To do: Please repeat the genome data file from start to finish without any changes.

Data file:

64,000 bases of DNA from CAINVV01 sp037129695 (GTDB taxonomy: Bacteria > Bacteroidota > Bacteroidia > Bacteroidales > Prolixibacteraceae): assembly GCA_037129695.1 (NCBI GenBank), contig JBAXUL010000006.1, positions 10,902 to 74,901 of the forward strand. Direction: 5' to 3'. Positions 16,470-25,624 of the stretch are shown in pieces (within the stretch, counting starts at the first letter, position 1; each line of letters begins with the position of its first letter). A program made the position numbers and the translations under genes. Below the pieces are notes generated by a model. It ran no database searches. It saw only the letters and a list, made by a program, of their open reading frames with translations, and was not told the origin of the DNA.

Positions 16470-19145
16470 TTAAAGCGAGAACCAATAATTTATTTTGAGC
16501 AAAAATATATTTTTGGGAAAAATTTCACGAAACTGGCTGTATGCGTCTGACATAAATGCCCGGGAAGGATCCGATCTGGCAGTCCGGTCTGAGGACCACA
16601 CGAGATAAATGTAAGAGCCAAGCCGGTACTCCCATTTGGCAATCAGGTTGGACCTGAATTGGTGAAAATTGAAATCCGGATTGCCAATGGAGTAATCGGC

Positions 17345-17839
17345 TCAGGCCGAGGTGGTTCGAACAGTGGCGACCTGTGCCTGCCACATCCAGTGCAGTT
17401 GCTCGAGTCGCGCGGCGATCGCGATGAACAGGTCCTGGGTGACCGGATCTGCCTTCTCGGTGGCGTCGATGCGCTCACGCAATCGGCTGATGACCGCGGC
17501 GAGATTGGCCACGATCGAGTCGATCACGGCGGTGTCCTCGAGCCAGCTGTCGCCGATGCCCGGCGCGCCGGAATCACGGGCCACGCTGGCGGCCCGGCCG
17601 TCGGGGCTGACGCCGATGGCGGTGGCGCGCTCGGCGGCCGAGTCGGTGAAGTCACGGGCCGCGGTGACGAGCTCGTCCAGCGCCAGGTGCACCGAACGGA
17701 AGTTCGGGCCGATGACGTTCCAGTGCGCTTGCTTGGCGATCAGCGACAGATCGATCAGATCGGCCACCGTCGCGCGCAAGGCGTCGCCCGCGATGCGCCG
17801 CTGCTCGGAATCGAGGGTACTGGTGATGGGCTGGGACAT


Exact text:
64,000 bases of DNA from CAINVV01 sp037129695 (GTDB taxonomy: Bacteria > Bacteroidota > Bacteroidia > Bacteroidales > Prolixibacteraceae): assembly GCA_037129695.1 (NCBI GenBank), contig JBAXUL010000006.1, positions 10,902 to 74,901 of the forward strand. Direction: 5' to 3'. Positions 16,470-25,624 of the stretch are shown in pieces (within the stretch, counting starts at the first letter, position 1; each line of letters begins with the position of its first letter). A program made the position numbers and the translations under genes. Below the pieces are notes generated by a model. It ran no database searches. It saw only the letters and a list, made by a program, of their open reading frames with translations, and was not told the origin of the DNA.

Positions 16470-19145
16470 TTAAAGCGAGAACCAATAATTTATTTTGAGC
16501 AAAAATATATTTTTGGGAAAAATTTCACGAAACTGGCTGTATGCGTCTGACATAAATGCCCGGGAAGGATCCGATCTGGCAGTCCGGTCTGAGGACCACA
16601 CGAGATAAATGTAAGAGCCAAGCCGGTACTCCCATTTGGCAATCAGGTTGGACCTGAATTGGTGAAAATTGAAATCCGGATTGCCAATGGAGTAATCGGC

Positions 17345-17839
17345 TCAGGCCGAGGTGGTTCGAACAGTGGCGACCTGTGCCTGCCACATCCAGTGCAGTT
17401 GCTCGAGTCGCGCGGCGATCGCGATGAACAGGTCCTGGGTGACCGGATCTGCCTTCTCGGTGGCGTCGATGCGCTCACGCAATCGGCTGATGACCGCGGC
17501 GAGATTGGCCACGATCGAGTCGATCACGGCGGTGTCCTCGAGCCAGCTGTCGCCGATGCCCGGCGCGCCGGAATCACGGGCCACGCTGGCGGCCCGGCCG
17601 TCGGGGCTGACGCCGATGGCGGTGGCGCGCTCGGCGGCCGAGTCGGTGAAGTCACGGGCCGCGGTGACGAGCTCGTCCAGCGCCAGGTGCACCGAACGGA
17701 AGTTCGGGCCGATGACGTTCCAGTGCGCTTGCTTGGCGATCAGCGACAGATCGATCAGATCGGCCACCGTCGCGCGCAAGGCGTCGCCCGCGATGCGCCG
17801 CTGCTCGGAATCGAGGGTACTGGTGATGGGCTGGGACAT